The pig people of Quebec speak "French" in the same way that the US South speaks "English," and the actual French are just as embarrassed by it as we are of, say, Mississippi. In continuing their clown version of the French language, they've invented their own brand of curse words, whose explanations and etymologies make them appear to have been made up by some G-rated shit show for slow children with a grudge against the Catholic church.
These are real things "French"-Canadians say to show how gosh darn mad they can get...
According to my trusty 1994 edition Oxford dictionary, "tabernacle" was a "portable shrine used by the Israelites during their wanderings in the wilderness." According to Oxford's online definition of tabernacle, it was, more specifically "a tent used as a sanctuary for the Ark of the Covenant by the Israelites during the Exodus and until the building of the Temple."
But in the context of the Roman Catholic Church, the "tabernacle" I've known since childhood is a box positioned within proximity of if not directly atop a church's given alter. This conspicuous, heavily adorned box is where the host, or Body of Christ, is placed.
In Roman Catholic terms, the host is a sacred bread -- in North America and throughout much of Europe, the bread is a circular unleavened wafer (see photo) -- that religious adherents believe, once declared holy by the priest, is no longer bread but becomes the actual body of Jesus Christ.
Catholics who have been properly initiated to this ritual, or sacrament via a First Communion are allowed to then "eat" the body of Christ as often as possible in the context of Mass, provided they haven't committed a mortal sin such as envy, driving too fast or deliberately failing to go to Mass on Sundays, which can all be declared null and void if confessed to a priest prior to engaging in this Communion. But not all churches adhere to the same operating procedure, as evidenced by the confusion surrounding a hostly controversy in 2009 over Canadian Prime Minister Stephen Harper stuffing the holy host in his pocket.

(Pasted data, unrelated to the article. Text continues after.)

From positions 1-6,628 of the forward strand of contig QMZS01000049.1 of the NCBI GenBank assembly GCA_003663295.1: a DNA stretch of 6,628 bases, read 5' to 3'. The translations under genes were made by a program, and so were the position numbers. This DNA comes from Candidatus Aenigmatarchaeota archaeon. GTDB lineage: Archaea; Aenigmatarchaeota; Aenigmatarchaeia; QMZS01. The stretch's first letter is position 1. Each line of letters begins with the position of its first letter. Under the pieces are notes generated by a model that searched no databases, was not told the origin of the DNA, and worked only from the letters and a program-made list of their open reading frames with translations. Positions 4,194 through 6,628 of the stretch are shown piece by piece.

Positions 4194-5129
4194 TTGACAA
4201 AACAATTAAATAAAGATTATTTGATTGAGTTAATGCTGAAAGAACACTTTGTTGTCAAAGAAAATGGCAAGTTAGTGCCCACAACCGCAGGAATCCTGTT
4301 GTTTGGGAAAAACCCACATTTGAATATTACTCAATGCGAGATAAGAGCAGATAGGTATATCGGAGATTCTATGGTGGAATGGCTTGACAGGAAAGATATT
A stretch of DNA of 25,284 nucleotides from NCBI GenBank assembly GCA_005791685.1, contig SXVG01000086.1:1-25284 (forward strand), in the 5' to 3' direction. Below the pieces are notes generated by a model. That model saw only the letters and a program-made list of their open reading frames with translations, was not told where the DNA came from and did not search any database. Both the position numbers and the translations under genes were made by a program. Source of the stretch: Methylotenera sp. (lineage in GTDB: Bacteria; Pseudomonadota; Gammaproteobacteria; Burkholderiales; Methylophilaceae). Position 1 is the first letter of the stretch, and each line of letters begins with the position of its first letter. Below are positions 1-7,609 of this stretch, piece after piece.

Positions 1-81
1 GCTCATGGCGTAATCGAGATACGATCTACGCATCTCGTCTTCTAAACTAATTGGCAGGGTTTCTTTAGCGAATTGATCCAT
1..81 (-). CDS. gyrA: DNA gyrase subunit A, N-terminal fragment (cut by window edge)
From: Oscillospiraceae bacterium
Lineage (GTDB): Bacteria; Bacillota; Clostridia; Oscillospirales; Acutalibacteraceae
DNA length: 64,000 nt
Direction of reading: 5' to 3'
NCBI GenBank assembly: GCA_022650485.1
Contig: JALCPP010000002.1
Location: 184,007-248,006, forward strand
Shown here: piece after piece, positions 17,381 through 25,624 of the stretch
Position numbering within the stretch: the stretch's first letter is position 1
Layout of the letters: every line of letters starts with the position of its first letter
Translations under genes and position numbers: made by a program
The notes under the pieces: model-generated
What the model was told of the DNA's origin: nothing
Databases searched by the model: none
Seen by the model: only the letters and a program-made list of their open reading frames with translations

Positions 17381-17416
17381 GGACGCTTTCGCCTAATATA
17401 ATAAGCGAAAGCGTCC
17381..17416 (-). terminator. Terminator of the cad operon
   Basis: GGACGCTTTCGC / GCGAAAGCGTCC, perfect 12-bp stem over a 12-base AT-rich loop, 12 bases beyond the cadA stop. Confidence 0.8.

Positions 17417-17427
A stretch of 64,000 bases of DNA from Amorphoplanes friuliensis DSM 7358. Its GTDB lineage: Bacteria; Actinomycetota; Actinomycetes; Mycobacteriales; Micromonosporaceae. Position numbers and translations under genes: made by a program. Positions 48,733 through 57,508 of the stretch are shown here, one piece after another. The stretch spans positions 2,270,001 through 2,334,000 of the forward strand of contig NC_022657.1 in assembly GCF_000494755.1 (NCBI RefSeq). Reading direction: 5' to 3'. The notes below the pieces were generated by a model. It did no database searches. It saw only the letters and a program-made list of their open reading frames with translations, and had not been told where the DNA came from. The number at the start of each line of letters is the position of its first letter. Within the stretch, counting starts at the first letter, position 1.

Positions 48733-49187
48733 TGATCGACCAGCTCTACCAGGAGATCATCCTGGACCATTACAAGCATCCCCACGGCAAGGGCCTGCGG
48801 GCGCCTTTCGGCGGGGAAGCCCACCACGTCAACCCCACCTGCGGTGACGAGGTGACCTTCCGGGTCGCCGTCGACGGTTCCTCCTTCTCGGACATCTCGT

But in the context of cursing, "hostie" can mean many things. "Mon hostie!" literally means "my host!" but in Quebec, it's more along the lines of "you motherf*%^*er!" whereas "hostie!" exclamed by itself, in one word, is a simple exclamation of irritation, pain, discouragement, outrage, anger, joy and/or excitement.
"Calice" refers to the goblet used during Catholic Mass containing wine which, when declared holy by the attending priest, is believed to become the actual blood of Jesus Christ. But unlike the Body of Christ, which Mass attendees get to eat, the chalice containing the blood of Christ is proclaimed as such and lifted in the air at the alter but no one gets to drink said blood other than the priest, ostensibly to prevent sacred mishaps such as blood spilling on the floor and what have you, but I digress.
From a profane point of view, "calice" is a fairly gentle curse word, akin to "damn" and easily paired with other popular French swear words in Quebec. Think "hostie de calice!" (host of the chalice!) or "calice de tabernacle!" (chalice of the tabernacle!) or "hostie de calice de tabernacle!" (host of the chalice of the tabernacle!) or even "hostie de sacrament de calice de tabernacle!" (host of the sacramental tabernacle chalice!)
In the context of Christianity as a whole, "sacrement" refers to a sacred rite. In the context of Roman Catholicism, there are seven sacraments, from baptism to the Holy Communion to marriage. But as a curse word, it's a more or less tame exclamation, about as offensive as "darn!" or "goodness!" But you still wouldn't say it in front of your grandparents, unless they're prone to using the curse themselves.
... And a whole slew of others, all in the similar Catholic church theme. These are the most boring curse words ever.
Wednesday, Mar 2, 2016, 7:00 PM PST
Honda Center - Anaheim, CA
Crisse!! A Canadian team loses again!